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Pour one out for the Linux homies: Fedora 40 released

Fedora Linux 40 has officially landed (download here), bringing a slew of updates across its various desktop environments and tools aimed at enhancing user experience and developer capabilities. This release delivers updates to both the GNOME and KDE desktop environments, and the reintroduction of the Fedora Atomic Desktop brand.

In the Fedora Workstation Edition, users will now experience GNOME 46. This update includes a variety of enhancements that aim to improve usability and performance. Those interested in the specifics of what’s new in Fedora Workstation 40 can find detailed updates and features highlighted in the release notes.

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Phishing attacks up 60 percent driven by AI

A new report reveals a year-on-year increase of nearly 60 percent in global phishing attacks, fueled in part by the proliferation of generative AI-driven schemes such as voice phishing (vishing) and deepfake phishing.

The report from Zscaler ThreatLabz shows that in 2023 the US (55.9 percent), UK (5.6 percent) and India (3.9 percent) are the top countries targeted by phishing scams. The high level of phishing in the US is attributable to its advanced digital infrastructure, large population of internet-connected users and extensive use of online financial transactions.

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Samsung begins mass production of 1Tb 9th-Gen V-NAND

Samsung has started mass production of its one-terabit (Tb) triple-level cell (TLC) 9th-generation vertical NAND (V-NAND). This is seemingly aimed at strengthening the company’s position in the NAND flash market, particularly within the high-performance solid state drive (SSD) segment.

SungHoi Hur, Head of Flash Product & Technology at Samsung’s Memory Business, commented on the launch: “With the industry’s first 9th-gen V-NAND, we aim to meet the growing demand for high-performance, high-density SSD solutions that are suitable for AI and other future applications.”

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Get 'Coding with AI For Dummies' (worth $18) for FREE

Coding with AI For Dummies introduces you to the many ways that artificial intelligence can make your life as a coder easier. Even if you’re brand new to using AI, this book will show you around the new tools that can produce, examine, and fix code for you.

With AI, you can automate processes like code documentation, debugging, updating, and optimization. The time saved thanks to AI lets you focus on the core development tasks that make you even more valuable.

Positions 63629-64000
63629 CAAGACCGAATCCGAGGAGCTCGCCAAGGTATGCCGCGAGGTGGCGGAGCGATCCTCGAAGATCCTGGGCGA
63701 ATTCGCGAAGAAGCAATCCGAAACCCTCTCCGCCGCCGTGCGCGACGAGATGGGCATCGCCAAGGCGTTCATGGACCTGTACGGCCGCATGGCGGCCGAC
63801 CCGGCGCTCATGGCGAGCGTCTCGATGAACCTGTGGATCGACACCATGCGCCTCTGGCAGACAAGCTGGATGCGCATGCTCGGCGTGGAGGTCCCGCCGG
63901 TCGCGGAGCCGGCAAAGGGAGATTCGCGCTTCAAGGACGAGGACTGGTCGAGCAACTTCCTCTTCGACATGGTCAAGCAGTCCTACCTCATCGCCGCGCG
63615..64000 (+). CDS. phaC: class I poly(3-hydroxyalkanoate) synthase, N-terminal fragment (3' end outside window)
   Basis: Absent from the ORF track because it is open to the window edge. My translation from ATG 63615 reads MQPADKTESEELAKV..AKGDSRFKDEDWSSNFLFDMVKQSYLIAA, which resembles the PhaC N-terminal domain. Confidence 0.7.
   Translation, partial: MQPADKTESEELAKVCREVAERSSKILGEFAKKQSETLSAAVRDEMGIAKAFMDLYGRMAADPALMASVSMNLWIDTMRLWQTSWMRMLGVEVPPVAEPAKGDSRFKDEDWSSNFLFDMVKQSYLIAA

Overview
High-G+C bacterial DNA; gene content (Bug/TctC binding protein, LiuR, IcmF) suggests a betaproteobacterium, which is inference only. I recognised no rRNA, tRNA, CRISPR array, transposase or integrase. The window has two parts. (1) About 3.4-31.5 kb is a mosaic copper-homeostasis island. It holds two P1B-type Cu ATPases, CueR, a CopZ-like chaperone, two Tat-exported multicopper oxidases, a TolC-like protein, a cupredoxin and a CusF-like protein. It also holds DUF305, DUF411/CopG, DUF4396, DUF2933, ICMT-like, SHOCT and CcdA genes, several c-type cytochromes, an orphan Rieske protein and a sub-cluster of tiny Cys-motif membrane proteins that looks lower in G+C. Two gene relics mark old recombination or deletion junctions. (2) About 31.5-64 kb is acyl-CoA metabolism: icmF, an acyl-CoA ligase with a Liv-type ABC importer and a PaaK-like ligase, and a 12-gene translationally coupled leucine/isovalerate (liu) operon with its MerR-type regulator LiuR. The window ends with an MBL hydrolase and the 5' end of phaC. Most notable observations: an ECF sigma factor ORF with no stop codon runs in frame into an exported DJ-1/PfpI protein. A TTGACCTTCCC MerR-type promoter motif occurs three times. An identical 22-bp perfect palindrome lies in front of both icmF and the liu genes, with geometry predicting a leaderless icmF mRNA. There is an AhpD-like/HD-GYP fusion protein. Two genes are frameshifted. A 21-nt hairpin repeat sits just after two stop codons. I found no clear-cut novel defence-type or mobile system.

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Meta introduces Horizon OS

In what appears to be a response to Apple's recent success with the Vision Pro, Meta has unveiled its own open computing initiative with the introduction of Meta Horizon OS. This new mixed reality operating system is part of Meta's strategy to recover ground in the rapidly evolving metaverse sector, where Apple has set a high standard.

Meta Horizon OS will be the backbone for a series of new devices from major tech players like ASUS, Lenovo, and Xbox. These collaborations seem to be Meta's attempt to broaden its ecosystem and challenge Apple's dominance. ASUS's Republic of Gamers, for instance, will develop a performance gaming headset, tapping into the gaming market where Apple's presence is less pronounced. Lenovo is poised to leverage its past collaboration on Oculus Rift S and its hardware prowess to create mixed reality devices aimed at productivity and entertainment, sectors where Apple's Vision Pro has made significant inroads.

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Open-source audio editor Audacity 3.5 available for Windows, Linux, and Mac

Audacity, the renowned open-source audio editing software, has just been updated to version 3.5, and it's packed with features that are bound to excite both amateur and professional audio manipulators alike.

One of the most anticipated additions in Audacity 3.5 is the introduction of cloud project saving. Now, users can save their projects to, enabling them to access their work from any device. This move not only facilitates seamless collaboration and sharing among users but also ensures that you can recover previous versions of your projects, which is a lifesaver if you encounter unexpected issues.

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Stop sideloading headaches on Apple devices: Why EU admins need MDMs now more than ever

Apple just went full Android in the EU. While sideloading, the act of installing apps from sources other than the OS's official app store, is a familiar practice for Android users, it marks a departure from the tightly integrated ecosystem that has long characterized Apple's approach.

While the option to pick and choose the apps on their devices holds appeal for certain enterprises, EU admins might not agree. Maintaining a delicate equilibrium between user privacy and strong endpoint security has always been a challenge, one that is bound to escalate with the EU's latest regulatory changes.

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Email still the most popular phishing technique even on mobile

mobile phishing

Most incidents of phishing or spoofing on smartphones still happen via email, according to MEF's (Mobile Ecosystem Forum) 9th Annual Trust Study.

The report shows 52 percent of users reporting personal experience of data harm via this channel. Surprisingly, 39 percent of those users still took no preventative measures to protect their online data.

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Proton Mail launches Dark Web Monitoring to alert users to leaks

security alert

One of the most common forms of cyberattack is credential stuffing, using exposed details on different sites to exploit the fact that people frequently reuse passwords.

Proton Mail is introducing a new Dark Web Monitoring feature that will alert customers if their credentials are exposed on the dark web, where stolen emails and credentials get bought and sold.